The answer is yes — if Air Canada (TSX:AC) stock starts growing soon and at a decent enough pace. With Air Canada’s current valuation, it won’t even need to reach to its pre-pandemic values to make you rich. Currently, it’s trading at $16 per share, and if it reaches $32 in yearly 2021, you will have doubled your investment in a few months.
The problem is that many “ifs” have to come together in just the right way to get your rich from Air Canada. And there are other ifs as well that can crush its nascent recovery and really run it to the ground this time.
Air Canada’s current situation
Currently, the company is limping forward as best as it can in the current situation. The company reduced routes, as well as its workforce, and it is yet to be seen how these cuts reflect in the company’s returns. By reducing so much staff, Air Canada should at least be able to keep its payroll expenditure to a minimum, ideally half of what it was before.
If not, it would mean the workforce reduction wasn’t uniform across the board (more low-paid employees were let go).
Air Canada has improved its liquidity and hoarded enough cash to see it through with low operational capacity. Apart from usual cuts where Air Canada would bleed money, there is still a lingering issue of refunds. Out of three Canadian airlines, Air Canada is the only one that’s stubbornly clung on to the decision of not refunding fliers whose flights originated in Canada.
Now Air Transat has cancelled all its flights from Western Canada to the U.S., and announced that it would refund its fliers. The policy is clear for fliers who had tickets for routes that Transat might not resume in the near future. For routes where alternates exist, Air Transat is offering flight credit. The company has also delayed its Air Canada’s takeover.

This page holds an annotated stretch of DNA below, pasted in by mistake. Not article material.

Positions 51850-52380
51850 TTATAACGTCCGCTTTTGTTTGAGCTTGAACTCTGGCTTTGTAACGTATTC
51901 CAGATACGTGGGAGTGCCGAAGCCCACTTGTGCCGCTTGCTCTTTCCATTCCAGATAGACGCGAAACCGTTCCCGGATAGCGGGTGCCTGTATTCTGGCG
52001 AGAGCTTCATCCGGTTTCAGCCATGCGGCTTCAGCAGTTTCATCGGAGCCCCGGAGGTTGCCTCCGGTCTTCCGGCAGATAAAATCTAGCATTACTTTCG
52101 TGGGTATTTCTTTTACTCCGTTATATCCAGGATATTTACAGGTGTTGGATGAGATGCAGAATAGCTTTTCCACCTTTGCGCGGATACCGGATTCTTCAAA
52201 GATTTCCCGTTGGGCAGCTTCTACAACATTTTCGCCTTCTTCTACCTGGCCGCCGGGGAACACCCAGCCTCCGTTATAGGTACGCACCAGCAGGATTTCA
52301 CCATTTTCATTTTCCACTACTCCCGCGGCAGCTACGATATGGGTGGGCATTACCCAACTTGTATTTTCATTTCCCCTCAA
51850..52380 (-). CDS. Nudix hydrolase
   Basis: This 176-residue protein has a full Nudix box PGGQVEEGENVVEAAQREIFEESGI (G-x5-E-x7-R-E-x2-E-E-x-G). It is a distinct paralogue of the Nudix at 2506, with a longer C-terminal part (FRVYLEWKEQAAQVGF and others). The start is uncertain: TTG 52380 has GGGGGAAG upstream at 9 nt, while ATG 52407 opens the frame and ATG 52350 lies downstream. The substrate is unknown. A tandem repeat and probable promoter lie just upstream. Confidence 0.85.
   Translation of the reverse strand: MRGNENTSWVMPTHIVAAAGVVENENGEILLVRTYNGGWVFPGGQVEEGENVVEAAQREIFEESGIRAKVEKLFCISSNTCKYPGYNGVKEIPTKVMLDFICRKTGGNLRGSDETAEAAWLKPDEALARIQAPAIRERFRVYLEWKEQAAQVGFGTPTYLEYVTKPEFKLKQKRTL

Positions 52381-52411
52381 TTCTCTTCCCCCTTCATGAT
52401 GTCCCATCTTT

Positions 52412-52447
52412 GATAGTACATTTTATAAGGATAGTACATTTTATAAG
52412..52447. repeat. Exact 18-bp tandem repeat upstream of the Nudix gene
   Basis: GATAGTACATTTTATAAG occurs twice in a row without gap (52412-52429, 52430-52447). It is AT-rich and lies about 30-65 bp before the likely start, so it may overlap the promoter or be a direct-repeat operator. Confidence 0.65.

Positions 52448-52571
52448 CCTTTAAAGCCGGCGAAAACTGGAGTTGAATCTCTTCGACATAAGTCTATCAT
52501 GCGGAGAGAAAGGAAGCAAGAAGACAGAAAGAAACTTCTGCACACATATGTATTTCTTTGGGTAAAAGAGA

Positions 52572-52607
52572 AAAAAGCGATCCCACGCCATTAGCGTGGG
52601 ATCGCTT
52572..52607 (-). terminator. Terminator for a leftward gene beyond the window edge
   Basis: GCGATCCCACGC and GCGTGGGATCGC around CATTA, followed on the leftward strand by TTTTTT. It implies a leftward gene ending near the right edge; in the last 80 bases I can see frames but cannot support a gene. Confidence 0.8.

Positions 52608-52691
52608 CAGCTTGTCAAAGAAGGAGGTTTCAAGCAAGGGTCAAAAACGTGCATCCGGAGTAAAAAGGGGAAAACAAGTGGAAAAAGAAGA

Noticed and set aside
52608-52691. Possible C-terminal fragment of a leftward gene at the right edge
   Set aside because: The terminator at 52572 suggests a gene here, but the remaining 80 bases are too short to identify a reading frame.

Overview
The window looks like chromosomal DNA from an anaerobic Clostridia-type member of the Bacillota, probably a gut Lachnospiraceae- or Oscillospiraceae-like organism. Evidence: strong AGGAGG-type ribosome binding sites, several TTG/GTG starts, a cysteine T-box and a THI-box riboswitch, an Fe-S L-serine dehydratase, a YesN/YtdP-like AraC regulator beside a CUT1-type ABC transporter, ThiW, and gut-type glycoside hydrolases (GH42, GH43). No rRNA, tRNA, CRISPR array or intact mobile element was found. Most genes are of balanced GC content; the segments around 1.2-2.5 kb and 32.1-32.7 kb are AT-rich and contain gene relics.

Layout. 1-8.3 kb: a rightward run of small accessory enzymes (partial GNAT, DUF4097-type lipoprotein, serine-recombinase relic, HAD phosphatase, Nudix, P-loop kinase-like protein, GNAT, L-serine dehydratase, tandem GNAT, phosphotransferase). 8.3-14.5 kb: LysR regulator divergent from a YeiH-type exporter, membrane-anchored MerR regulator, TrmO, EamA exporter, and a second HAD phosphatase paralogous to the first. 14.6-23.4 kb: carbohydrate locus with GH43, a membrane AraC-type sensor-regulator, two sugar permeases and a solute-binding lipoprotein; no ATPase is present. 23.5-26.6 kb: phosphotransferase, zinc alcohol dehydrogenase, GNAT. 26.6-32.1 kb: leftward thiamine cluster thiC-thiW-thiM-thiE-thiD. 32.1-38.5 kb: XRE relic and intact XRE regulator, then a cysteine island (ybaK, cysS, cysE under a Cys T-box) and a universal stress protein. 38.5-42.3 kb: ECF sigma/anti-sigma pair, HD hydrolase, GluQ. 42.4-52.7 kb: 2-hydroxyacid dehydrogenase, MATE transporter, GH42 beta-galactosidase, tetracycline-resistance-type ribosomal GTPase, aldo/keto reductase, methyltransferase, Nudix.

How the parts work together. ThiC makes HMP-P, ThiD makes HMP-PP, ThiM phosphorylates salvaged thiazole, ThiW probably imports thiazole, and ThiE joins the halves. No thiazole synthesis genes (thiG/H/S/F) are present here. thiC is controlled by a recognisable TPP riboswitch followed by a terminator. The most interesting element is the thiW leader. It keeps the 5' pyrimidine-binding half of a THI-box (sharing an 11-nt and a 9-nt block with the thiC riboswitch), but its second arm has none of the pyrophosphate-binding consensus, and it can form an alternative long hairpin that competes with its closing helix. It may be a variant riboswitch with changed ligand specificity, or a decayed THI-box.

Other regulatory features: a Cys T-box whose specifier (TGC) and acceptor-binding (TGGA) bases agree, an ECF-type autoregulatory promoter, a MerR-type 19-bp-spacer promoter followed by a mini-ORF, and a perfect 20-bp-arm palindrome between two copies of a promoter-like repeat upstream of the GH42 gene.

Can it make you rich?
Air Canada has a glorious past and an unfortunately clouded future. The company still has strict air travel restriction in place that includes quarantine and isolation requirements for travelers. It is preventing many would-be travellers, especially those from Europe, to travel to Canada. Even the European airlines are urging Canada to remove problematic air travel restrictions and safely restore travel.
But the fact that more international flights are coming to the country with the unwelcome gift of COVID-19 (34 in the last two weeks) is likely to keep the Canadian government from offering any leniency about travel restrictions. And until international travel, which generates about 70% of Air Canada’s income, isn’t adequately restored or is on a certain route to recovery, it might keep on suffering.
Two other factors that can improve or destroy the probability of Air Canada recovering and making its investors rich are a second wave and a vaccine, respectively. If new cases or fatalities start to rise again, the travel restrictions might continue, and the airline, even with all the cost-cutting initiatives in place, will continue to bleed. A vaccine, on the other hand, can improve traveler confidence.
Speaking of Air Canada...
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This article represents the opinion of the writer, who may disagree with the “official” recommendation position of a Motley Fool premium service or advisor. We’re Motley! Questioning an investing thesis — even one of our own — helps us all think critically about investing and make decisions that help us become smarter, happier, and richer, so we sometimes publish articles that may not be in line with recommendations, rankings or other content.
Fool contributor Adam Othman has no position in any of the stocks mentioned.